A manned spacecraft concept called the piloted space complex has been unveiled at the show. Designed by Khrunichev State Research and Production Space Center (hall 4, E104) it is being displayed with models and data on the company's stand.
Within the concept are three vehicles. There are two versions of a six-crew transport capsule that carries 500kg (1,100lb) or 700kg and a 24,000kg fully autonomous flying laboratory.
The data provided suggests the vehicles were part of a manned space transport system competition held earlier this year by the Russian Federal Space Agency. That called for a spacecraft that could carry up to six crew and 500kg of cargo to low Earth orbit, while having the capability to send a four-person crew to the Moon. The spacecraft would also be useable for space tourism services.
Khrunichev's baseline concept is a 14,500kg vehicle with six-person crew and 500kg of cargo, capable of a three-day autonomous mission, and able to return 500kg. It would be launched into a 51.6° inclination orbit by a Khrunichev Angara A3 rocket. This crew transport has an extended autonomous mission version, which has the same 14,500kg mass and is also launched by an Angara A3. But it only carries up to three crew, and can return 700kg of cargo. It is able to conduct a 30-day autonomous mission in a 72° orbital inclination.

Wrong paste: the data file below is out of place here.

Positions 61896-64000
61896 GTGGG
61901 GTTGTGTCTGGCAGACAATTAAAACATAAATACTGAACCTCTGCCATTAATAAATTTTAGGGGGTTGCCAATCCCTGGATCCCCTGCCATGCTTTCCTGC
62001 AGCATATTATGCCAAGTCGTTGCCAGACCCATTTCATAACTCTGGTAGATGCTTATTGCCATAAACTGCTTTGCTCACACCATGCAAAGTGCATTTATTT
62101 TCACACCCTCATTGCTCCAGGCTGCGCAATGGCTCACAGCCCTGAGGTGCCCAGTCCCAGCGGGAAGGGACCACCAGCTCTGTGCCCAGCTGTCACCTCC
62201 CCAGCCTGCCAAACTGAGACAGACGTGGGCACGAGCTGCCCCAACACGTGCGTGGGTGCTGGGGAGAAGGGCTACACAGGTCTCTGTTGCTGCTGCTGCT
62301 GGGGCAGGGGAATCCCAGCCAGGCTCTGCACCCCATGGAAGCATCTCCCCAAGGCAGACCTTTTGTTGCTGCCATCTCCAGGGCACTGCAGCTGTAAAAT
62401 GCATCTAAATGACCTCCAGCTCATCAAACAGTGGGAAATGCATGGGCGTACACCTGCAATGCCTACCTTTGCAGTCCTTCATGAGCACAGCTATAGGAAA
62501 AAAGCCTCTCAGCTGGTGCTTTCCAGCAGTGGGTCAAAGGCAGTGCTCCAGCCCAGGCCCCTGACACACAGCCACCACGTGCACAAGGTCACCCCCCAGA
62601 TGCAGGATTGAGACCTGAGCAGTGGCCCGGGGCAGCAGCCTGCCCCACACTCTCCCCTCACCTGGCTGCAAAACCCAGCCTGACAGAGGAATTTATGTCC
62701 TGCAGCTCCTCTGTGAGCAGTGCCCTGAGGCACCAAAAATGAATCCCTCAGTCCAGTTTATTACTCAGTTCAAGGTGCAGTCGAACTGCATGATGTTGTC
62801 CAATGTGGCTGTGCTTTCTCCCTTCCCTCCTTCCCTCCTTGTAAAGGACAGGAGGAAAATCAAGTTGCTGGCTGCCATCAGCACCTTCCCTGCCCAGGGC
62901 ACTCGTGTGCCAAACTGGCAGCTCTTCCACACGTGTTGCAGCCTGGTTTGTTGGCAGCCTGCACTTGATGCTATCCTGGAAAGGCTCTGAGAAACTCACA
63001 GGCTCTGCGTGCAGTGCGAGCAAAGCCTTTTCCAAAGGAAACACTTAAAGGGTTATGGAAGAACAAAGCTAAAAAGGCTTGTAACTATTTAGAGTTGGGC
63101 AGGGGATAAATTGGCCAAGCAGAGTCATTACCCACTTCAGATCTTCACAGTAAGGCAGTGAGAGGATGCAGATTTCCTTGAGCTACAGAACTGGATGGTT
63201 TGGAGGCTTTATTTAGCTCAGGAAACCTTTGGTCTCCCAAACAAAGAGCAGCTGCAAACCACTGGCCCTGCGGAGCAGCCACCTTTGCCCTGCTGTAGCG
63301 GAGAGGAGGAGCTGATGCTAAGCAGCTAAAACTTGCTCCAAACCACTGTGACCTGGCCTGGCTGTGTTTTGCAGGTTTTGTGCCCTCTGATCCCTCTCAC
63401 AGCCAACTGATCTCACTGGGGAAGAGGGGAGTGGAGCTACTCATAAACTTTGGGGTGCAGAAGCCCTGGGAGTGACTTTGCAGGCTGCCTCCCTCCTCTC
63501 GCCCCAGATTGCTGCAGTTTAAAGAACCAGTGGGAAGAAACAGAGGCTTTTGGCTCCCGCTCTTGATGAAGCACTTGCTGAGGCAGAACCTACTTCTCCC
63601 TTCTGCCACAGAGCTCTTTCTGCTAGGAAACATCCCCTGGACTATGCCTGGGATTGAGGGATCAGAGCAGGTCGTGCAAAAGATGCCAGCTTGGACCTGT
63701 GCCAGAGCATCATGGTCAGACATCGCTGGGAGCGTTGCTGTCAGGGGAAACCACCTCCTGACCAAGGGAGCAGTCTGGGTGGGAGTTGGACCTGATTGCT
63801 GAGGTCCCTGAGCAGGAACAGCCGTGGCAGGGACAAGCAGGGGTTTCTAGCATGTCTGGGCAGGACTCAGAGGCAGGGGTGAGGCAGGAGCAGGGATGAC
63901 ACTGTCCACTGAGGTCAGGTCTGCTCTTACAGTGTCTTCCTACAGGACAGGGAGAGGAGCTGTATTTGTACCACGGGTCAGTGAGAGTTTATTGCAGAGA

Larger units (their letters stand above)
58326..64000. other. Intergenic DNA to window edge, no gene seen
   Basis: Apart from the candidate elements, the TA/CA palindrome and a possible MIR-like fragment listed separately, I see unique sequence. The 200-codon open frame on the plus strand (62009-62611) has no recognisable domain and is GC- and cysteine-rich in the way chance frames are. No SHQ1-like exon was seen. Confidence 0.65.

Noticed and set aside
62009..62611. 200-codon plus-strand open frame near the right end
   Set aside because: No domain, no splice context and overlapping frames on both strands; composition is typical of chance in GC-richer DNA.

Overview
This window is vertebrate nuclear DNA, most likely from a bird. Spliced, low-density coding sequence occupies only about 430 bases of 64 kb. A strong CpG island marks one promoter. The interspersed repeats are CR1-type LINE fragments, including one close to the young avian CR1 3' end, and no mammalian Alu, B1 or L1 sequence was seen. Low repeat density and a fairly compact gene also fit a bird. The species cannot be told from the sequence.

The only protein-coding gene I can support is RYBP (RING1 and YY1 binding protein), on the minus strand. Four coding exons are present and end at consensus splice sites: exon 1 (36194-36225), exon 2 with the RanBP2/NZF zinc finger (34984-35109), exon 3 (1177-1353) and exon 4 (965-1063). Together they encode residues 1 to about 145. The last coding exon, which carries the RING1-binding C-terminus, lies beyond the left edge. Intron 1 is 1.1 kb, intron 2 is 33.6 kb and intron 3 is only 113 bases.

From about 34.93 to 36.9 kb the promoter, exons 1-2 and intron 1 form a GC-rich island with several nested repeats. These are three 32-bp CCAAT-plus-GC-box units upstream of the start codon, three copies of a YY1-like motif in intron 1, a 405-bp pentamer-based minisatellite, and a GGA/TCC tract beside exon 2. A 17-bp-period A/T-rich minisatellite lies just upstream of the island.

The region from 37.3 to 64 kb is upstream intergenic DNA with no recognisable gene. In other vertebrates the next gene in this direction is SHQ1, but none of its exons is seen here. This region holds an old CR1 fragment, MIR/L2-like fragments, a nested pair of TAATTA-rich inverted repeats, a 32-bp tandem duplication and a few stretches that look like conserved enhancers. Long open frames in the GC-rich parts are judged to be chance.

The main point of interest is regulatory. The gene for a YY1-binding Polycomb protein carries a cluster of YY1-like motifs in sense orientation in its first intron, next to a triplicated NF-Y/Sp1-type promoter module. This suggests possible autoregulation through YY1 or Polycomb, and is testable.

Finally, Khrunichev has a specialised 24,000kg module for an orbital station, which is unmanned and launched into a 51.6° orbit for a three-day autonomous mission by the heaviest of the Angara rocket family, the A5. What is missing from the data is any reference to the lunar capabilities the spacecraft might have for it to meet the Russian agency requirements.
Khrunichev did not win the manned space transport competition. It was beaten by Energia, the company best-known for its Proton rockets, which will act in a subcontractor role for what the Federal Space Agency calls the Advanced Crew Transportation System (ACTS).
Khrunichev also proposed its Angara rockets as launch vehicles for ACTS, but the company also lost to Samara Space Center. Samara's rocket may be called Rus, an evolution of the operational Soyuz 2 booster.